The Political Profile of Postwar Kuwait
THE liberation of Kuwait has barely begun. The emir cannot rule the new Kuwait as he did the old; the opposition wants change and is prepared to demand it. The emir can allow such opposition, as well as an elected assembly - or he can impose an authoritarian solution. Though he leans to the latter, he would be wise to consider the former. The present crisis solidified Kuwaiti opposition as never before. In the past, Kuwait's oil wealth enabled the emir to buy off dissent. Kuwait did have an elected National Assembly, and was one of the more politically open states in the region. It had a relatively free press and a real Assembly elected by a small (adult male citizens) but not trivial electorate.Skip to next paragraph
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Those who dominated the assembly were not the historical elite but ordinary Kuwaitis who benefited from the state's generous welfare system. The historic opposition, the merchants on whom the emir relied for money in the lean pre-oil years, held back from politics, devoting themselves instead to investing the money the emir sent their way.
In the year before the Iraqi invasion, Kuwait's political dynamic began to change. In 1988 the emir suspended the Assembly. In 1989 members of this dissolved Assembly began organizing the Constitutional Movement, calling for reinstitution of the Assembly and the suspended 1962 constitution. They were joined by the merchants, alienated by the ruler's inability to adhere to the political buyout agreement due to the 1986 fall in oil prices. The merchants' extraordinary return to politics unified the opposi tion and prompted the emir to hold June 1990 elections for a compromise part-elected, part-appointed National Council.
The invasion prompted the opposition to regroup in exile and petition the emir for greater democracy in restored Kuwait. The showdown came in October when the ruler met with 1,200 opposition leaders and publicly promised liberalization following liberation. The elite opposition, however, had finally unified just as it was losing its popular base to the resistance groups inside Kuwait. The Kuwaitis who had spent months fighting the occupation had little need for those who had spent the war in relatively comfortable exile. To them, the exile opposition leaders had become figures as distant as the emir. These divisions surfaced after the war as food rotted in warehouses while resistance leaders argued with old officials over the right to feed people. The opposition, so briefly united, redivided.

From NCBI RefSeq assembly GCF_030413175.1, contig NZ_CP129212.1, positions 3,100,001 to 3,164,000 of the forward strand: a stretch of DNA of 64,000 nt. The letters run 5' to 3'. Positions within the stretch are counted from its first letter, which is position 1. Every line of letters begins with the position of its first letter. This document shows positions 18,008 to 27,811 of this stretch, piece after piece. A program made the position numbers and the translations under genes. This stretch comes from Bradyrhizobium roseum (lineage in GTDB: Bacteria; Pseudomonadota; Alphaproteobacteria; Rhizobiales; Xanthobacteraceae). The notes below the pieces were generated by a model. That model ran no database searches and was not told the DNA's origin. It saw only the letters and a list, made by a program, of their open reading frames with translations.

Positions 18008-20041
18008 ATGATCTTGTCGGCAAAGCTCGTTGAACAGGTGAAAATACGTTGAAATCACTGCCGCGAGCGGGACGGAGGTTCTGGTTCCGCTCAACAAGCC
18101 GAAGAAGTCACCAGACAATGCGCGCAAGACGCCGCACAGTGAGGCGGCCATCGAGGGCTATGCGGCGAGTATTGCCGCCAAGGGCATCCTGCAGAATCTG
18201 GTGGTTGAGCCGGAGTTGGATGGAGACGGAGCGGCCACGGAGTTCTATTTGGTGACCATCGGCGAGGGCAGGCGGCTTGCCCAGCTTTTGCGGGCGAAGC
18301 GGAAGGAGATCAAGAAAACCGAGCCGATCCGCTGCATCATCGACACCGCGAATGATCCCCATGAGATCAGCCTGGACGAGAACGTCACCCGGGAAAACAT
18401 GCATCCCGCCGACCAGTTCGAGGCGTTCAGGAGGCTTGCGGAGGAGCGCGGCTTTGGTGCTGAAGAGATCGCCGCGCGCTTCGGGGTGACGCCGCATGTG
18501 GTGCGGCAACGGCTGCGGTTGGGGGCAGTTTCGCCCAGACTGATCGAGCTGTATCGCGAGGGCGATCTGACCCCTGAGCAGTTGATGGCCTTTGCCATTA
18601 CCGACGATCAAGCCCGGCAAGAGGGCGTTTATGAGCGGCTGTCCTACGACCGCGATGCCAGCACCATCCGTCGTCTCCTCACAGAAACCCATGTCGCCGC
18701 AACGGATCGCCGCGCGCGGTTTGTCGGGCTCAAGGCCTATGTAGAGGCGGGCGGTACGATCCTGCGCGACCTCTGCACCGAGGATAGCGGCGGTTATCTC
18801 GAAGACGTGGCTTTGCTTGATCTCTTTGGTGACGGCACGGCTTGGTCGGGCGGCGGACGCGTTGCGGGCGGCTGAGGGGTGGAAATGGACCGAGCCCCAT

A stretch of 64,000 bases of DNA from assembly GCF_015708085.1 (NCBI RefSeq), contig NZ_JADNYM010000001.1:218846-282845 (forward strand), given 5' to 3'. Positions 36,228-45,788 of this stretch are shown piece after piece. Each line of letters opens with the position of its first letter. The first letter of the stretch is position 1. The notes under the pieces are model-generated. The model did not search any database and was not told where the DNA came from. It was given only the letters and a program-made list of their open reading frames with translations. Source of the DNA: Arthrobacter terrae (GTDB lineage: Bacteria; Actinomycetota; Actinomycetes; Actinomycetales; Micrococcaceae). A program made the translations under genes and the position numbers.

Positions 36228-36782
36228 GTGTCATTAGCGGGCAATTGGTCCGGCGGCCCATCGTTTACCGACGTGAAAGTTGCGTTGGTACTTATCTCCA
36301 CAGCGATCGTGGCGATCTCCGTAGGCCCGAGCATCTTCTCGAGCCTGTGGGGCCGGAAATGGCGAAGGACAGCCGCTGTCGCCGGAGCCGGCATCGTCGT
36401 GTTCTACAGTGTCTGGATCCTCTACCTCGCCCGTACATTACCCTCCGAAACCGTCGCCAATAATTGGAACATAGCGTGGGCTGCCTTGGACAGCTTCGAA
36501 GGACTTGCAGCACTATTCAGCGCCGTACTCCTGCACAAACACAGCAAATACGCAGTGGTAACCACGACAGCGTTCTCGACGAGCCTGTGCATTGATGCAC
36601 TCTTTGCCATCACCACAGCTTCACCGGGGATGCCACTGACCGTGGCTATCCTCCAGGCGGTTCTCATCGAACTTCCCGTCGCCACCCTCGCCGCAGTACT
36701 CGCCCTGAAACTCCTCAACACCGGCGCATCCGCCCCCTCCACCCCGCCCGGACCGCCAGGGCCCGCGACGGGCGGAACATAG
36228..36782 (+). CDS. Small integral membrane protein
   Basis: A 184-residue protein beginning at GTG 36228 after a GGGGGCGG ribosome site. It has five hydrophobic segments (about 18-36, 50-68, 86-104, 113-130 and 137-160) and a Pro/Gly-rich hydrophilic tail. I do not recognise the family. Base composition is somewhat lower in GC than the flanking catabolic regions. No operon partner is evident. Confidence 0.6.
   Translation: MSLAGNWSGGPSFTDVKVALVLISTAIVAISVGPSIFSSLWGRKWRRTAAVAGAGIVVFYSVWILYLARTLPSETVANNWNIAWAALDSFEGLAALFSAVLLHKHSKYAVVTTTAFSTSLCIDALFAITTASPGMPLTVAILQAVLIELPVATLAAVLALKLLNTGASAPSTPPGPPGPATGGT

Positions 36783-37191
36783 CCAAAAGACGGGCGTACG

This was the moment for the emir to break off negotiations over gold bathroom fixtures and return to Kuwait with the armies of liberation, kiss the ground, make new promises, then stand above factions and appeal to the natural desire of a population tired of war. The prodemocracy movement might have been scuttled and a benign authoritarianism reimposed.
Instead, he clutched. Whether for personal reasons, from exaggerated concern for al-Sabah interests, or from the ineptitude of ruling classes that is as common as it is inexplicable, the emir hesitated. Thus he legitimized the opposition. He unwittingly forged a united prodemocratic front that could now challenge him.
* The merchants. Historically, the most important opposition group. After the discovery of oil, the merchants went into political hibernation but are active again. They form the liberal constitutionalist opposition along with "the technocrats."
* The technocrats. Often children of merchants, they established a political beachhead in the bureaucracy before the invasion and reestablished one in the reconstruction administration. They support prodemocracy but are in an adminstrative turf battle with "the resistance."